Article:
Why do you have to be a jerk to all of us?
Why do you feel like you should be able to not do what every other player is contractually bound to do?
Marshawn, isn’t this whole act just a way for you to get more attention for yourself?
Nah, man. By carrying on with this charade knowing full well that Lynch had no intention of responding, these reporters showed the same selfishness that they accused their subject of exhibiting. They knew Lynch would give them something easy to write about, more fodder for the hottest of takes grousing about how today’s athletes just aren’t respectful like they used to be. Their words were as self-serving as any that came out of any player’s mouth that day. But on an even more basic level, this criticism missed the point. Lynch is a quiet person who just happens to be very good at football. He was happy on the field and when he was helping others. Lynch correctly recognized that talking about the former did nothing to accomplish either goal, and reporters hardly ever asked him about the latter (notably, on the rare occasion that reporters did ask him about his foundation or his dream of building a youth center in Oakland, Lynch suddenly had plenty to say). So for him, media scrutiny was noise that served no purpose.
Fans who love a sport and love a team (and the press that serves those fans and covers those sports and those teams) often expect the same righteous passion and unquestioning loyalty from players, too. They demand visible buy-in from players that appears commensurate with their own fervor. But Lynch’s job was to work hard, to excel, and to win. Lynch’s job was not, however, to convince fans that he cared in the same way that they did. He should not have needed to convince anyone, either; his list of accomplishments speaks much more loudly.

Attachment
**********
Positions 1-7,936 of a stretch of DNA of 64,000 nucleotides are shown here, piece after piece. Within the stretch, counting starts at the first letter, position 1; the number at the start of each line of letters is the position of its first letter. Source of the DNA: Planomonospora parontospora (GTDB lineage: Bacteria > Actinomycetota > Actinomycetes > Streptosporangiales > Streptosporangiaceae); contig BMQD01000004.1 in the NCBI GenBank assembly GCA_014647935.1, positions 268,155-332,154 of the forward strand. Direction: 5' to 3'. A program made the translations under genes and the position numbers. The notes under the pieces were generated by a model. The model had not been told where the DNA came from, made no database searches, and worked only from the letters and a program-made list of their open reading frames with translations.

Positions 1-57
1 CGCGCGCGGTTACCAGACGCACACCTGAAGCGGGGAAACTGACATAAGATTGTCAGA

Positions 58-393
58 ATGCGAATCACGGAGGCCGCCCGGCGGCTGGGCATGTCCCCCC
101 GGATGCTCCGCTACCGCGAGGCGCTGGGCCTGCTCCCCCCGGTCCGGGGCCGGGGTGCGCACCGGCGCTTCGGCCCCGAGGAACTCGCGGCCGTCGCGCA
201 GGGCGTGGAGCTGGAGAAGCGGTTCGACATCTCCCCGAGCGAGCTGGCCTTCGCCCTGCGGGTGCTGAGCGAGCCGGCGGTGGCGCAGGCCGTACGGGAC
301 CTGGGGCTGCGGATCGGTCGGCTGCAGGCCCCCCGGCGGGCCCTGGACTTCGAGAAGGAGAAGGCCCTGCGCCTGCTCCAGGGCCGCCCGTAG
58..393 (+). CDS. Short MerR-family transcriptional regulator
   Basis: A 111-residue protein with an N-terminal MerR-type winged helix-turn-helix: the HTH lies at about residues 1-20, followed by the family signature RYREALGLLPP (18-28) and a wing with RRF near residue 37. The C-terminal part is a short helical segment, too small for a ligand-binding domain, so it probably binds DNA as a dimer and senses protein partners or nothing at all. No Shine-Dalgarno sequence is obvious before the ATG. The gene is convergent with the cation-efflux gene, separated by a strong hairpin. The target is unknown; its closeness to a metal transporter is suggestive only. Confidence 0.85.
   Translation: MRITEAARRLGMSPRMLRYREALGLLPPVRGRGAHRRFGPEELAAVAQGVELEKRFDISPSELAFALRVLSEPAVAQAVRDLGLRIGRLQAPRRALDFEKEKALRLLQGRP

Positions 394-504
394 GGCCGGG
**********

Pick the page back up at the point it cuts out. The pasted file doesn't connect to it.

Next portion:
It’s easy to mistake this response as ungratefulness, to portray Lynch as one blessed with a set of supernatural gifts who, maddeningly, didn’t or wouldn’t appreciate them. People who think that are wrong. Lynch worked hard at his craft, and clearly loved what he did. But his appreciation for his gifts didn’t translate into starring roles in Verizon ads, or holding court at press conferences, or tweeting inspirational quotes after every practice. Instead, he showed it by using his platform to do good things that he loved: he celebrated with his family, he clowned around with his friends, he gave generously of his time and resources, and then he went quietly home.
I’m glad Lynch became such a great player. I’m glad I got to cheer for him in college, and then to root for him all over again when he joined the Seahawks. When next season starts, I will miss him. But I’m also glad that he is retiring healthy and rich at the age of 29, and most importantly, that he never saw football as anything more than what it is: a game that is fun to play, but that is one of many components of his full and happy life.